More than 1,000 criminal charges have been levelled against the group under Victoria’s Long Service Leave Act.
Woolworths faces charges for alleged $1m in unpaid leave
Woolworths faces more than 1,000 criminal charges for allegedly failing to pay more than $1 million in long service leave to 1,235 former employees.
The charges, levelled against Woolworths Group and subsidiary Woolstar by Wage Inspectorate Victoria, carry maximum penalties of more than $10 million under the state’s Long Service Leave Act.
The act covers entitles most employees in Victoria to long-service leave who have worked continuously with one employer for at least seven years and includes seasonal and casual staff.
The Wage Inspectorate alleged that between 2018 and 2021, Woolworths Group contravened the act by failing to pay more than $960,000 in long service leave entitlements to 1,199 former employees and Woolstar failed to pay more than $45,000 in long service leave entitlements to 36 former employees.
The alleged underpayments ranging from $250 to over $12,000.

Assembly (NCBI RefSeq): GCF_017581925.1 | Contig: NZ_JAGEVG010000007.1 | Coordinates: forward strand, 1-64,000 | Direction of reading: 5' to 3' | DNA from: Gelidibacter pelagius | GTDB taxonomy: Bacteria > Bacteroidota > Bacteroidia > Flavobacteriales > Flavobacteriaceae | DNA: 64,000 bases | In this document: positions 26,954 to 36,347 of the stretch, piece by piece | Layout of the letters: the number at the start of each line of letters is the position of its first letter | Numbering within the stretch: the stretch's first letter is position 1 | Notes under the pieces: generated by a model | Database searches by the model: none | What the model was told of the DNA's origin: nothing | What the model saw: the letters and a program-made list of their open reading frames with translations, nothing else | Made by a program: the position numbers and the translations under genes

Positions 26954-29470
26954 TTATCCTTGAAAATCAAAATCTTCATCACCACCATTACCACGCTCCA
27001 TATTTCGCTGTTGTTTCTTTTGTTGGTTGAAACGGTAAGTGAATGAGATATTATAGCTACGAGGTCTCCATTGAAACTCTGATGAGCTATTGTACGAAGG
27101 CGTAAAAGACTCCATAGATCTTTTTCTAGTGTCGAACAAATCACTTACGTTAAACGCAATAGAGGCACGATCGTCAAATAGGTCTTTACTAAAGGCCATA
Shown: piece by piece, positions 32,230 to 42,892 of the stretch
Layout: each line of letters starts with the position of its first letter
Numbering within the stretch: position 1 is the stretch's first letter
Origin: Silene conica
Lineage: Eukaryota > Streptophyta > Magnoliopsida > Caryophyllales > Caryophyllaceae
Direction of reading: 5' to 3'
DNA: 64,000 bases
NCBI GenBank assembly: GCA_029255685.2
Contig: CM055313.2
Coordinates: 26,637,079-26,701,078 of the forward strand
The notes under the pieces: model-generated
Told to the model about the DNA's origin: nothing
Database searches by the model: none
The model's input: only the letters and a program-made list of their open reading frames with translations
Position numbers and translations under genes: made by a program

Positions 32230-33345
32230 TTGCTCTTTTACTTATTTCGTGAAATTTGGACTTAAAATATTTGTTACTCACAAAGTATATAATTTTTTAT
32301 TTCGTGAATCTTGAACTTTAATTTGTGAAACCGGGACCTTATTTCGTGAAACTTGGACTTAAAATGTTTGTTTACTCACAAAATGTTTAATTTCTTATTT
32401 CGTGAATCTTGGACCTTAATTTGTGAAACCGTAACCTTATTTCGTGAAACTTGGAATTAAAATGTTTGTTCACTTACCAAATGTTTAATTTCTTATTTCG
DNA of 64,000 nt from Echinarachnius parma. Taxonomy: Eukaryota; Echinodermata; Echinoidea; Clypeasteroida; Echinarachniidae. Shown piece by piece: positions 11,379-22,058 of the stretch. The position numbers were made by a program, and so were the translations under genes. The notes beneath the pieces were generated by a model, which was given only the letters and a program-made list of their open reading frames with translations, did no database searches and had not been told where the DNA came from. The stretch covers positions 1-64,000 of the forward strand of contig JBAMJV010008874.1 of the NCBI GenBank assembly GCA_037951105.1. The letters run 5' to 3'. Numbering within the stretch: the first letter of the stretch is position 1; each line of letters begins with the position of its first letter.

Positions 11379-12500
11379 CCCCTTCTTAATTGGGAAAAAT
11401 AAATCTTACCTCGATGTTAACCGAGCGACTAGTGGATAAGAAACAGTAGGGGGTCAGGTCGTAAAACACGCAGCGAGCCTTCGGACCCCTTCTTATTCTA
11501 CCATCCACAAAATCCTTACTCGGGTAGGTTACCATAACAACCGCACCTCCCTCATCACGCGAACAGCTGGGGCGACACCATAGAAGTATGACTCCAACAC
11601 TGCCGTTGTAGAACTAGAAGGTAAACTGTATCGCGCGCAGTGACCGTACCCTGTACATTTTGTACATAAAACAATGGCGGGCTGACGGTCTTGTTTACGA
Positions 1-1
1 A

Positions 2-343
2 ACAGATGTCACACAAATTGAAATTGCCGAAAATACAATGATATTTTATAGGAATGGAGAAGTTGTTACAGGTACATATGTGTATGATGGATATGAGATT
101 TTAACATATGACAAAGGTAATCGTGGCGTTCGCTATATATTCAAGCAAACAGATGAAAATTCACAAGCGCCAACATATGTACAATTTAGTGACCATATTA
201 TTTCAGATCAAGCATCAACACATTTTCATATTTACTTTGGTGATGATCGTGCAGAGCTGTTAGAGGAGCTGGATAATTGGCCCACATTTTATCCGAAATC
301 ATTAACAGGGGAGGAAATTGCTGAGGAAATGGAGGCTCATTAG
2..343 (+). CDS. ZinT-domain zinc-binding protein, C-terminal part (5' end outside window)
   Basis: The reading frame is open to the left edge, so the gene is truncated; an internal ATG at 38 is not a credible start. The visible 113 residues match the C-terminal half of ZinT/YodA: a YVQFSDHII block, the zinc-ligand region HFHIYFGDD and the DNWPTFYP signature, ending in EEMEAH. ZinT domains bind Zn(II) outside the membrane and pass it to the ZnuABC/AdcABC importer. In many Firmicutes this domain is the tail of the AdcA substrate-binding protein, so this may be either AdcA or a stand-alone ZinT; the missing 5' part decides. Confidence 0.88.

The commissioner of Wage Inspectorate Victoria, Robert Hortle, said long-service leave is a valued and longstanding workplace entitlement in the state.
“Victorians expect businesses with significant payroll resources to get this stuff right,” he said. “They’d be disappointed to see a household name facing underpayment allegations.”
“The amount of underpayment never tells the full story in long service leave matters. It's hard to put a value on the leave workers were initially denied. Time that could have been spent with family, travelling or just relaxing.”
A Woolworths spokesperson said since 2019 the group had undertaken an extensive review of its payroll systems and as a result, “discrete instances of potential non-compliance in relation to long-service leave were identified”.
“We self reported these matters to Wage Inspectorate Victoria in February 2022,” the spokesperson said.
“We have since made back payments or corrected leave balances to affected team members, including interest and superannuation.
“We have apologised to affected team members and strengthened our payroll systems to address the long service leave issues we identified.”
“As this matter is now before the Court, it would not be appropriate to comment further.”
In addition to the matter against Woolworths and Woolstar, the Wage Inspectorate has cases against Optus, CommSec and BankWest before the court alleging breaches of Victoria’s long service leave laws.
In 2021, a Wage Inspectorate investigation found over 4,000 former Coles workers in Victoria were underpaid almost $700,000 in long service leave entitlements.
The Woolworths matter is listed for mention in the Melbourne Magistrates’ Court on 6 September.